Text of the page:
As Oil Rises, Shale Producers With Few or No Hedges Stand to Gain

As the price of oil rises, heavily-hedged shale producers may find it harder to meet investor demands for payback, boosting the value of producers that haven’t locked in returns for future production.

When West Texas Intermediate breached $60 a barrel, it was good news generally for U.S. shale producers. But the higher the price, the less gain will come to companies that hedged their production as crude held below $55 for 10 months of the year.

At least 60 percent of next year’s crude output has been hedged, more than in previous years, according to RBC Capital Markets LLC. The result: Rising crude prices will boost the profile of companies with fewer hedges, according to a report by Cowen & Co. Among the winners: EOG Resources Inc., Anadarko Petroleum Corp., and Continental Resources Inc., the note said.

“If crude were to move higher, we would expect to see more E&Ps lag as collar ceilings are reached,” Cowen analysts led by Charles Robertson wrote.

U.S. shale producers often choose to hedge a portion of their production due to their capital constraints and short life cycles of their wells. With WTI up 34 percent in the last six months, many have increased their hedging to protect their cash flows against a downturn. Hedged volumes more than doubled in the third quarter, according to a study by Bloomberg New Energy Finance.

“It’s a directional bet on the future of the market,” said Peter Pulikkan, a Bloomberg Intelligence analyst who co-authored the report released on Dec. 13. “Some of them believe, based on the fundamentals, that oil is still going to go higher.”

Representatives for EOG and Anadarko declined to comment. Kristin Thomas, a spokeswoman for Continental one of the leading shale producers in the U.S. did not immediately return phone and email messages seeking comment. But executives at the companies have taken a bullish tone in recent months.

“We think U.S. production hasn’t been growing quite as prolifically as what others have originally estimated,” Lance Terveen, a senior vice-president at Houston-based EOG, told analysts on an earnings call last month when asked about hedging. “We’ve been disciplined since 2015, and we’ve been waiting for this turn. So we’re going to continue to watch here going into 2018.”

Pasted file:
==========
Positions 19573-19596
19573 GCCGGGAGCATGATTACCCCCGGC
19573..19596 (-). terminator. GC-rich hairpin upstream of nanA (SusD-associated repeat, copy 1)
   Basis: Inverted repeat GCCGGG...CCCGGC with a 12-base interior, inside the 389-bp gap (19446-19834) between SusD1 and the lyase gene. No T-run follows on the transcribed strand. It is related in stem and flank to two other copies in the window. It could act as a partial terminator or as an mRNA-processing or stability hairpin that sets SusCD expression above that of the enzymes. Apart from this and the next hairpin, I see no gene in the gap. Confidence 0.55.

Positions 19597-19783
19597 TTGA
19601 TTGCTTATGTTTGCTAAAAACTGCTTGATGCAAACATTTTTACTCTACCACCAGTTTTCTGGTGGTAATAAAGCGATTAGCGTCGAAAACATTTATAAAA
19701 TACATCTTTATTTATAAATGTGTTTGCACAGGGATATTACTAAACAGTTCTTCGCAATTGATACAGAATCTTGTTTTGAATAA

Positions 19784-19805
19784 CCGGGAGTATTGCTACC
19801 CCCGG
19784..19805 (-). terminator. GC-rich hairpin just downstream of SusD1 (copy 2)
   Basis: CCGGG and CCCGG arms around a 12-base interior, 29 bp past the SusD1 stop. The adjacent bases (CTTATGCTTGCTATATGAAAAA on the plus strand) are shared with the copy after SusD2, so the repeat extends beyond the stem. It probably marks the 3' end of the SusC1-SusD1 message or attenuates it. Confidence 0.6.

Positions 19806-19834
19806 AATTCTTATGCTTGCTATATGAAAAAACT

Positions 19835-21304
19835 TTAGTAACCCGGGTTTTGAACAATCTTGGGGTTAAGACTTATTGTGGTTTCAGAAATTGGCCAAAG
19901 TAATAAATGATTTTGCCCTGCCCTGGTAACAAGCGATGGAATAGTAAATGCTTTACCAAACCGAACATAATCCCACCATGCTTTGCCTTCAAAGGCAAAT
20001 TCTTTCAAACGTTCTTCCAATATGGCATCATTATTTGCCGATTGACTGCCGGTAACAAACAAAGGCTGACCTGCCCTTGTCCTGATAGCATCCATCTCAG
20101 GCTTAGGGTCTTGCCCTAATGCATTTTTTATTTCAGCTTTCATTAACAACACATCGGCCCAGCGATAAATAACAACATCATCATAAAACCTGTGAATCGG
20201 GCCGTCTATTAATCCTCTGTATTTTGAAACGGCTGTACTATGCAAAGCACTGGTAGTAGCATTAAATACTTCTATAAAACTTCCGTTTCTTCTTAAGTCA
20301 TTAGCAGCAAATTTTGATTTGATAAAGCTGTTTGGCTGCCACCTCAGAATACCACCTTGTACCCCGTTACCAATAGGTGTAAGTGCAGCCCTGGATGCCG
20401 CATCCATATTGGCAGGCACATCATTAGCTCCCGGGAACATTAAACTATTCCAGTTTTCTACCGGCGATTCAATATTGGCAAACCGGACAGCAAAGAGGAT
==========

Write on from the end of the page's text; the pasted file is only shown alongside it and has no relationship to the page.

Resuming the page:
More to Run
Continental sees “a little bit more to run here for sure,” Harold Hamm, the explorer’s billionaire chief executive officer, said on a Nov. 8 call. “We’ll keep a close eye on it and the opportunity, when it comes, well, we’re going to be there to take advantage of it.”

If prices rise, drillers that might lag the peer group include Concho Resources Inc., Lonestar Resources U.S. Inc., Oasis Petroleum Inc. and QEP Resources Inc., the Cowen report said. Requests for comment from these companies weren’t immediately returned.

SOURCE: — With assistance by David Wethe, and Alex Nussbaum


Compiled and Published by GIB KNIGHT

Gib Knight is a private oil and gas investor and consultant, providing clients advanced analytics and building innovative visual business intelligence solutions to visualize the results, across a broad spectrum of regulatory filings and production data in Oklahoma and Texas. He is the founder of, an online resource designed for mineral owners in Oklahoma.

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